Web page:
Identifying the causes and cost of financial stress
For eight years, we’ve conducted our study of stress, finances, and well-being1 to help us understand the causes of financial stress and how they keep people from saving for retirement. In the process, we’ve also calculated how much employee financial stress costs employers through absenteeism and lost productivity. As with so many other things, the cost of employee financial stress has gone up during the pandemic.
Stress of any kind can affect both physical and mental health. The pandemic has brought a wide array of stressors to American workers, and they’re feeling the weight of it all. Almost three-quarters of participants have been moderately to extremely stressed in the last six months, and many have experienced side effects:
- 49% say the pandemic has had a negative impact on their mental health
- 42% have experienced depression in the last year
- 37% have been lonely at times in the last year
- 34% say the pandemic has had a negative impact on their physical health
Even with the best intentions to keep it at bay, stress and health can affect people on the job:
- 40% of workers say they’d be more productive at work if they weren’t worried about their finances
- 26% spend three or more hours per month on their personal finances at work (up from 19% before the pandemic)
So it’s really no surprise to see that the cost of financial stress to the employer has gone up to more than $2,400 per employee per year—an increase of 26% during the pandemic.
The cost of financial stress per employee has increased 26% during the pandemic
Workers appreciate financial wellness programs
While the cost of stress is a daunting number, employees overwhelmingly support the availability of financial wellness programs at work. Eighty-nine percent say it’s important for employers to offer financial wellness programs, with a substantial increase in those saying the programs help reduce financial stress and increase productivity for and loyalty to the employer.
Financial wellness programs can reduce stress, increase loyalty, and improve productivity
An opportunity to enrich your benefits program
We’re seeing many of our clients reviewing and enriching their retirement programs to help them attract and retain talent in the face of recent labor challenges. We couldn’t agree more, as we’ve always believed that workplace programs are the best opportunity for people to save for a prosperous future. And this year’s study of stress, finances, and well-being reinforces that, with 93% of participants rating retirement plans as a critical company benefit and almost as many saying they’d like access to a financial wellness program.
The type of help people want from their employers covers the financial basics:
- Recommendations on Social Security strategies
- Help forecasting retirement income
- Access to expertise on estate planning
- Ability to assess financial wellness and gaps
- Opening an emergency savings account
- Education savings tools
Embrace the power of partnership to help boost financial wellness
Employees are stressed, it’s affecting your business, and they want your help to improve their financial well-being. It may sound dire, but whether you offer a program or are considering implementing one, you don’t have to go it alone. Work with your plan’s financial professional, consultant, and recordkeeper to see how they can complement or supplement your own resources. Helping to reduce your employees’ stress and increase their loyalty may be the remedy you need to help your business beat some of the labor-related side effects of the past two years, offering hope for the long-term wellness of both you and your employees.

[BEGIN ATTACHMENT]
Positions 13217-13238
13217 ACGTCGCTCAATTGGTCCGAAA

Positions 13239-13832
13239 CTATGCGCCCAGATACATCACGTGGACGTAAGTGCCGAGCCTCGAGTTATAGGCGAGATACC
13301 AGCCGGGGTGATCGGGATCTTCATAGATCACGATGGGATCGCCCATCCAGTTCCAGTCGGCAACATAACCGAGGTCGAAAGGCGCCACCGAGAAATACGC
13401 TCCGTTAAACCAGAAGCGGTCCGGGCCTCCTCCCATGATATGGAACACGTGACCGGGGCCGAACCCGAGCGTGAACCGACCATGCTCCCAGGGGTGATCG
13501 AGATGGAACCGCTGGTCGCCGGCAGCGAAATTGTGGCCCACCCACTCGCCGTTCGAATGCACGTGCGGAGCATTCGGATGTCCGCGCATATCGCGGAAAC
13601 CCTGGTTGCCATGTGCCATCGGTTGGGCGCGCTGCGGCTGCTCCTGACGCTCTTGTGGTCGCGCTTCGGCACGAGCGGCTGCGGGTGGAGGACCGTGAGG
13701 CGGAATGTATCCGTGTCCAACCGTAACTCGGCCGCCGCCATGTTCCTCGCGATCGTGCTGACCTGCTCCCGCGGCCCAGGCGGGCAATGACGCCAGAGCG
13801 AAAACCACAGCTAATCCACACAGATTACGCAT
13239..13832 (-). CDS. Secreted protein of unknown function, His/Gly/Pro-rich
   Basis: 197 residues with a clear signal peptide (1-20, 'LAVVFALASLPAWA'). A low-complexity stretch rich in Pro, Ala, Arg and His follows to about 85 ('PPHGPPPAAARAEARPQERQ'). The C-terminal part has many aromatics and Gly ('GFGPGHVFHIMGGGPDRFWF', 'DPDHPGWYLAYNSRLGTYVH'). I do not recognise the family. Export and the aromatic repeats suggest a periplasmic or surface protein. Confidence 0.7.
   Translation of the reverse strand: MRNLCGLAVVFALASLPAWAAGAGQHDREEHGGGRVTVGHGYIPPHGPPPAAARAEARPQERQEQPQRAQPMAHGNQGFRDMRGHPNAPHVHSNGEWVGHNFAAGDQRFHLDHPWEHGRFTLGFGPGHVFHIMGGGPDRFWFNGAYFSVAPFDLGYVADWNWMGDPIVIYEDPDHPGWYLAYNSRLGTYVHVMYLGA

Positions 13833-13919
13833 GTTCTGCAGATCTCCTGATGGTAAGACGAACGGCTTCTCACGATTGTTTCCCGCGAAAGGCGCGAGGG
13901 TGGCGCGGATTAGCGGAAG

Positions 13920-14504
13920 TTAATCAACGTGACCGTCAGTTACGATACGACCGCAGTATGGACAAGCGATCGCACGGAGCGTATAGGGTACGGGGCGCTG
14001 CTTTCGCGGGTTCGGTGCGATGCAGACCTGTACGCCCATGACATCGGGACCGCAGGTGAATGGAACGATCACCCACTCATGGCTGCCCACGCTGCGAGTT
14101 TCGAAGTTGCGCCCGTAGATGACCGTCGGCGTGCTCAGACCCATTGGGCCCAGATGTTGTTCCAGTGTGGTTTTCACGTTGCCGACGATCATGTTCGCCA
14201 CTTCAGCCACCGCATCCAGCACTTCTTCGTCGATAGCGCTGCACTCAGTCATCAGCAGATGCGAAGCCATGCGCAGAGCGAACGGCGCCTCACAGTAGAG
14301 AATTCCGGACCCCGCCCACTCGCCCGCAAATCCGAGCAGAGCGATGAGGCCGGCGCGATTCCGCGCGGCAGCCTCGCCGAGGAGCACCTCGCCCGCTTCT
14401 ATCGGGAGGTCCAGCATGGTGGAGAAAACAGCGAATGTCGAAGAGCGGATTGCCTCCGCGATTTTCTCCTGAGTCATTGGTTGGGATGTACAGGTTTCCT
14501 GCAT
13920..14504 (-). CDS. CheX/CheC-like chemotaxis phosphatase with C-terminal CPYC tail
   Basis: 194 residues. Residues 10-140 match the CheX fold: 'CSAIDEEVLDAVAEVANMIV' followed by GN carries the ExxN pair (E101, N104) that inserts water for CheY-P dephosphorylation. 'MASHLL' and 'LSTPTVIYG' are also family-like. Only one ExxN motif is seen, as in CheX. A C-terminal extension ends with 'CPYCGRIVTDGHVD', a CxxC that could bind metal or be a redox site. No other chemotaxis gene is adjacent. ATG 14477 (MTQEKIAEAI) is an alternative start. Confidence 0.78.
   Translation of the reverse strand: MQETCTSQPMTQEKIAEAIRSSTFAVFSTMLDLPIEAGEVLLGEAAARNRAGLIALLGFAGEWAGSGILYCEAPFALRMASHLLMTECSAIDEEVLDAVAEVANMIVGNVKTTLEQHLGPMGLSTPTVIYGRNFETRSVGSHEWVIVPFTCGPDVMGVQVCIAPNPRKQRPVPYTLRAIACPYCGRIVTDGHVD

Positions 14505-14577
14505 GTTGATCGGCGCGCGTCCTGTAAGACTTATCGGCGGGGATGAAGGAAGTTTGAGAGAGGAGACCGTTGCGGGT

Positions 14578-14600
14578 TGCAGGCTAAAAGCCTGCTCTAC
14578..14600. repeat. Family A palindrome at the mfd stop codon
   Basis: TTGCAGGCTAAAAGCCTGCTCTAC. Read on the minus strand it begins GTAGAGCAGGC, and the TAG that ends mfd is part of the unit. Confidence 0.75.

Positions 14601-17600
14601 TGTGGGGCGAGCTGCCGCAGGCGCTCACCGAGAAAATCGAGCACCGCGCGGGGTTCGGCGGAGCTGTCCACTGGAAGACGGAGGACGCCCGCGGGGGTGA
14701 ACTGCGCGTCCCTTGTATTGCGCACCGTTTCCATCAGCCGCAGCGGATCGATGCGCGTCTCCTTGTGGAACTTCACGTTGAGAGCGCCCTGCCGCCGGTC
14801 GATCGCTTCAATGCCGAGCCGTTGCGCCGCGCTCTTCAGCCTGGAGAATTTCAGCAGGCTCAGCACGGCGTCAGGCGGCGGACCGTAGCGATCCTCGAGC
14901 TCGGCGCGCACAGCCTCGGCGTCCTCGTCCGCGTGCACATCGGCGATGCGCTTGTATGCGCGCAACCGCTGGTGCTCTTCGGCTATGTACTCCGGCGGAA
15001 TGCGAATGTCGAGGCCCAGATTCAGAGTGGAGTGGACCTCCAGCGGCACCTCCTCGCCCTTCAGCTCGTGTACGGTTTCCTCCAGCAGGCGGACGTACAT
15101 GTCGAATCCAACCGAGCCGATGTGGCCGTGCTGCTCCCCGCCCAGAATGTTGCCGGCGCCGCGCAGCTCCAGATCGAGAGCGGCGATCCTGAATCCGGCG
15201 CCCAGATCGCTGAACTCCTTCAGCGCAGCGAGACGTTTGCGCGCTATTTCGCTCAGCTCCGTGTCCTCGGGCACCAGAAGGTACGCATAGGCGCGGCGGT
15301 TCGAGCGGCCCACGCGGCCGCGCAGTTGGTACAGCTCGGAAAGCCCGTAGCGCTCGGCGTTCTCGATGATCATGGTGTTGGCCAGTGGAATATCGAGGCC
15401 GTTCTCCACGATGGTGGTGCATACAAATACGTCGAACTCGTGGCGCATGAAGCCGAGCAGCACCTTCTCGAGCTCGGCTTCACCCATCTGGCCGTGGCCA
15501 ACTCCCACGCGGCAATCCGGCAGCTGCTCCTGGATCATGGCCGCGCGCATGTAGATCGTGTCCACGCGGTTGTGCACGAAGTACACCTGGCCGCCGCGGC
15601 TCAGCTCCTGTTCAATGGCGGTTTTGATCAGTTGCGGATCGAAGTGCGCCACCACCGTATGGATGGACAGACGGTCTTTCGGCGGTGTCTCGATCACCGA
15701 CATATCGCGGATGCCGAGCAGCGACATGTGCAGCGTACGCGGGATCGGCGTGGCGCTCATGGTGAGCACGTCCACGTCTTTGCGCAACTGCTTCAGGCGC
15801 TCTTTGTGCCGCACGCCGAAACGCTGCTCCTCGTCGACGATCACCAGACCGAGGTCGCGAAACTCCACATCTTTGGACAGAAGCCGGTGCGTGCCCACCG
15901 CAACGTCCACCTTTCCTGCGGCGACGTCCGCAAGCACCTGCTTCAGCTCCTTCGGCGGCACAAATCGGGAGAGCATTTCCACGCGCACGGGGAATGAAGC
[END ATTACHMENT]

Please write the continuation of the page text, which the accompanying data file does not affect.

1 In August 2021, John Hancock commissioned our eighth annual financial stress survey with the respected research firm Greenwald & Associates. An online survey of 1,162 workers was conducted between 8/4/21 and 9/3/21 to learn more about individual stress levels, their causes and effects, and strategies for relief. This information is general in nature and is not intended to constitute legal or investment advice. This report presents the results of research conducted by Greenwald & Associates on behalf of John Hancock. Greenwald & Associates and John Hancock are not affiliated, and neither is responsible for the liabilities of the other.
The objectives of this study were to: i) quantify the financial situation and level of financial stress of John Hancock plan participants and plan participants outside of John Hancock; ii) determine the key triggers of financial stress; iii) understand the extent to which actions, including actual financial behavior and planning activity, ameliorate stress; and iv) assess retirement preparation and readiness. It was an online survey of 1,162 John Hancock plan participants that was conducted from 8/4/21 through 9/3/21, with an average survey length of approximately 19 minutes per respondent. All statistical testing is done at 0.95 and 0.99 significance levels. The maximum margin of sampling error at the 95% confidence level is ± 4.1%. Percentages in the tables and charts may not total to 100 due to rounding and/or missing categories.
The content of this document is for general information only and is believed to be accurate and reliable as of the posting date, but may be subject to change. It is not intended to provide investment, tax, plan design, or legal advice (unless otherwise indicated). Please consult your own independent advisor as to any investment, tax, or legal statements made herein.